Amy Hourigan: Great to talk with you again, Reid. Last time we spoke, you were filing an IND [Investigational New Drug] application for your wart product—a dissolvable patch that releases the active ingredient right into the skin. Can you tell us where that stands?
Dr. Reid Waldman: Right! Our product is currently being tested as a treatment for common warts in a phase II study; we’re actively dosing the initial cohort of 60 subjects, with a plan to dose 150 subjects total in this study.
AH: How long until the product is available?
RW: We are targeting filing the BLA in early 2027. [A biologic licensing application, or BLA, is a request for the FDA to approve a given product—ed.] Then there’s a review period prior to the approval. Our goal is to finish the phase II program in 2024 so we can initiate the phase III program in early 2025 and complete the phase III program in 2026.
AH: How will the product change the way we treat warts?
RW: You may remember that no FDA-approved prescription treatment exists for common warts, even though warts are one of the most common reasons people seek treatment for skin conditions in this country. The tools we dermatologists have, like liquid nitrogen, are painful and not particularly effective, while over-the-counter treatments require daily applications for months at a time, which is too burdensome for most people. We are aiming to become the first at-home prescription treatment for common warts and believe that a patient-friendly treatment for warts would address a major therapeutic challenge faced by dermatologists and their patients.
AH: Sounds great! Do you have any other products in development?
RW: We do. We founded the company with the idea that there are thousands of skin conditions, many of which we see on almost a daily basis, that have seen very limited innovation when it comes to treatment. My team and I set out to identify therapeutics that would address real challenges in dermatology—persistent conditions with little to no treatment options available.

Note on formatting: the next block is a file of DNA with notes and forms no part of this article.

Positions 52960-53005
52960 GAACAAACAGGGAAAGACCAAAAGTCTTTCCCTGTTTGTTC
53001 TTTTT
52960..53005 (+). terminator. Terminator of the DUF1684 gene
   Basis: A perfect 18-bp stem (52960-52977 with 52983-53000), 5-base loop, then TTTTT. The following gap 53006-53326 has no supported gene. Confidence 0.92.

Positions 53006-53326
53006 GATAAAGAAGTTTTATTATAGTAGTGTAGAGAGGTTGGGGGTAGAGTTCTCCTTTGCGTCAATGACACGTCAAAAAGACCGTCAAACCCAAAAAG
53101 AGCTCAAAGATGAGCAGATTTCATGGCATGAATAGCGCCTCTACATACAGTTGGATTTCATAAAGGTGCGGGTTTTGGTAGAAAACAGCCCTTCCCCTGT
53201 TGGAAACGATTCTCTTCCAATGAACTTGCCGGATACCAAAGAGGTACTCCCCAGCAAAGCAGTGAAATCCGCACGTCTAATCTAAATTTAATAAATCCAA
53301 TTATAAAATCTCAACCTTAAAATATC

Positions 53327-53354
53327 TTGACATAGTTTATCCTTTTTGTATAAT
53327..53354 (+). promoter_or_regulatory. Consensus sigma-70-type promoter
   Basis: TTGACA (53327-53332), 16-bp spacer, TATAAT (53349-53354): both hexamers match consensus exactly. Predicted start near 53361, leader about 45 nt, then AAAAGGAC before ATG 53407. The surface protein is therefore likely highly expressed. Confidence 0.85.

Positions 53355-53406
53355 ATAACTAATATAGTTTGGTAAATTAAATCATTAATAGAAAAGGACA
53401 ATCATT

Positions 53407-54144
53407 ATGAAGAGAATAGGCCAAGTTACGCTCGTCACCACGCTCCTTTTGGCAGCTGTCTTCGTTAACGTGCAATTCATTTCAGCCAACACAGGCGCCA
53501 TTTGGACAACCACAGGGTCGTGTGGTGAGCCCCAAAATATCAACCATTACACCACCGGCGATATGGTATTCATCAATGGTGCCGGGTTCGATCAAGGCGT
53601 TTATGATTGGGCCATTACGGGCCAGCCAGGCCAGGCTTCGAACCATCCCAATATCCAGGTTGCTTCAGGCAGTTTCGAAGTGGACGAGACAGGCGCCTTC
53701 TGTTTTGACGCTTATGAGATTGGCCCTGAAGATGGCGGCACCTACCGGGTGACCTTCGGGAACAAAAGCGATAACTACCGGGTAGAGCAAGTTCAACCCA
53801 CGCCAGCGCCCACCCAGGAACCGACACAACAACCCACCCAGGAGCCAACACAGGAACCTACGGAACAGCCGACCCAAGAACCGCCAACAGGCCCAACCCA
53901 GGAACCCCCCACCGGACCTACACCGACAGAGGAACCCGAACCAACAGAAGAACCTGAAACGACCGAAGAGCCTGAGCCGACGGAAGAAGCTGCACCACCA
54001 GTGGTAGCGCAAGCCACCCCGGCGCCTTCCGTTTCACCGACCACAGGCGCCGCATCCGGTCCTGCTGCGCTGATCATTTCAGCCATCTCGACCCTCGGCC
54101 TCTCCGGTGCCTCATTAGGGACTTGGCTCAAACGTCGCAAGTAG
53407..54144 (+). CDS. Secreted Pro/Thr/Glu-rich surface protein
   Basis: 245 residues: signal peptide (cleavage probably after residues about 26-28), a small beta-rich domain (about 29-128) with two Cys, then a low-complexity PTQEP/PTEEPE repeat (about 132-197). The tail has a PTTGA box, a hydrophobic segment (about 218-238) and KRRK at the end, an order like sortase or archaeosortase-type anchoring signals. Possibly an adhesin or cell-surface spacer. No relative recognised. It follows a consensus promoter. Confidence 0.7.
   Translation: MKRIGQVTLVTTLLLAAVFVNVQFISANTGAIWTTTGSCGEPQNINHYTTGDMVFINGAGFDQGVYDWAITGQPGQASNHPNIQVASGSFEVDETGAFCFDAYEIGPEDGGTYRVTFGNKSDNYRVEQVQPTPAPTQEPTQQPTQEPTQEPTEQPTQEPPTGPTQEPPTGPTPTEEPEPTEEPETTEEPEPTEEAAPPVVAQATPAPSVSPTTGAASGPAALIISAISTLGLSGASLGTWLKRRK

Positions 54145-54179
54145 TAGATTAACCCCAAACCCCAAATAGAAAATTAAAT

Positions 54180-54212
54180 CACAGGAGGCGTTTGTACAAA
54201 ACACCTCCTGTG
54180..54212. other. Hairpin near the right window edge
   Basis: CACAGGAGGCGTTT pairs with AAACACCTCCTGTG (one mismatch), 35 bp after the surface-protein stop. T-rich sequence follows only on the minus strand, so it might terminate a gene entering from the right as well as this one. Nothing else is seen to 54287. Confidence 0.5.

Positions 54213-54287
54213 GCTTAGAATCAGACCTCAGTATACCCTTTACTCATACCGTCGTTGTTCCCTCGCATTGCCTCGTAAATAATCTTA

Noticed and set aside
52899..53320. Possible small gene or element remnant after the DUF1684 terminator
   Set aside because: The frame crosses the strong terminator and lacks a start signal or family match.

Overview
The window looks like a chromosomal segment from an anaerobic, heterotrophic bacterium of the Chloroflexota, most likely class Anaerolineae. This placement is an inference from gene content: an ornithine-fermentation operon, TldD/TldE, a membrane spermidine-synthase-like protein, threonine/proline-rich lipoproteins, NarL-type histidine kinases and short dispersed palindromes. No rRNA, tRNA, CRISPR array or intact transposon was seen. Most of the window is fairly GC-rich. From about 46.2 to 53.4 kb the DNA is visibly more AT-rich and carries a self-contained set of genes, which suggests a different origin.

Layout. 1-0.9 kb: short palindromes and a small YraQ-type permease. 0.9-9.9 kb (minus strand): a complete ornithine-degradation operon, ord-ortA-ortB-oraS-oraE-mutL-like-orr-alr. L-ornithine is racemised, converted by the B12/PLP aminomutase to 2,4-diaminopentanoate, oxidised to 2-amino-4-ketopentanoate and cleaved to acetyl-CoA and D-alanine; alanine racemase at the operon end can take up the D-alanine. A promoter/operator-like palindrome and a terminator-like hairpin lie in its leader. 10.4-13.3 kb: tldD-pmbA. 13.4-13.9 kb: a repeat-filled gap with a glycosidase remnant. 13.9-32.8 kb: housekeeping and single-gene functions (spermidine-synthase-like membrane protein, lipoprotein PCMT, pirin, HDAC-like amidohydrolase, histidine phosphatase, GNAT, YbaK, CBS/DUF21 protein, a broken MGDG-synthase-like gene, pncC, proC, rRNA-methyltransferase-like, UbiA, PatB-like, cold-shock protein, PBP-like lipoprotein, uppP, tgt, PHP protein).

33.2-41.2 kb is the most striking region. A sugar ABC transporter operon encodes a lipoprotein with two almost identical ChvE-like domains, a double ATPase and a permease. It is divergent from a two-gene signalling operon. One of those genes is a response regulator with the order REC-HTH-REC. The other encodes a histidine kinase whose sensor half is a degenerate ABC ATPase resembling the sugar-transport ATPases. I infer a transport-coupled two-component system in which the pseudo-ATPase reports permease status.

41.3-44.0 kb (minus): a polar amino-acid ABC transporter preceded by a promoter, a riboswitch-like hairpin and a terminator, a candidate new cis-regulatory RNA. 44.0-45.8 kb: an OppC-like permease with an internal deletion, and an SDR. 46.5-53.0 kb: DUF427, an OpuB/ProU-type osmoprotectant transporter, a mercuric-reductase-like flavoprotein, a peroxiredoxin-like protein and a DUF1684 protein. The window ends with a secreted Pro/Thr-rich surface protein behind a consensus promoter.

AH: Can you talk about the other assets in your pipeline?
RH: Sure. There are five. Besides the wart product, we’ve got a candidate to treat pattern hair loss in men and women; one for alopecia areata, which is an autoimmune form of hair loss; another for atopic dermatitis, or eczema, and one for molluscum contagiosum, which is a viral skin infection that mainly affects toddlers.
AH: I’ve read about that one. The pictures are distressing.
RW: Right. People who have had kids with the infection hated going through it. There are 6 million kids who get it in the U.S. alone each year, and those cases result in about a million office visits, yet there are no antivirals approved for treatment.
AH: How is molluscum contagiosum treated today?
RW: The current approved therapeutic is blister beetle juice—medicine derived from the blister beetle. It’s existed for a long, long time, and the goal is to cause little blisters on the skin that destroy the molluscum. As you might imagine, putting lots of blisters on a toddler scares the parents and the toddler. It’s not a great therapeutic paradigm. By contrast, we’re creating a topical antiviral gel—the first specific antiviral for molluscum. We’re excited for that to enter clinical trials in early 2024.
AH: You’re a board-certified dermatologist, and I heard that you’re in the top 5 percent of the most cited physicians in America, but your background is in clinical research, correct?
RW: Yes. Prior to founding Veradermics, I was a clinical trial investigator on multiple phase II and phase III studies. Some of the products that were in development back then are now major approved products. I have more than 100 publications, and I authored a textbook, Dermatology for the Primary Care Provider, that I’m really proud of. It’s a reference for busy physicians that covers the diagnosis and management of common dermatologic conditions.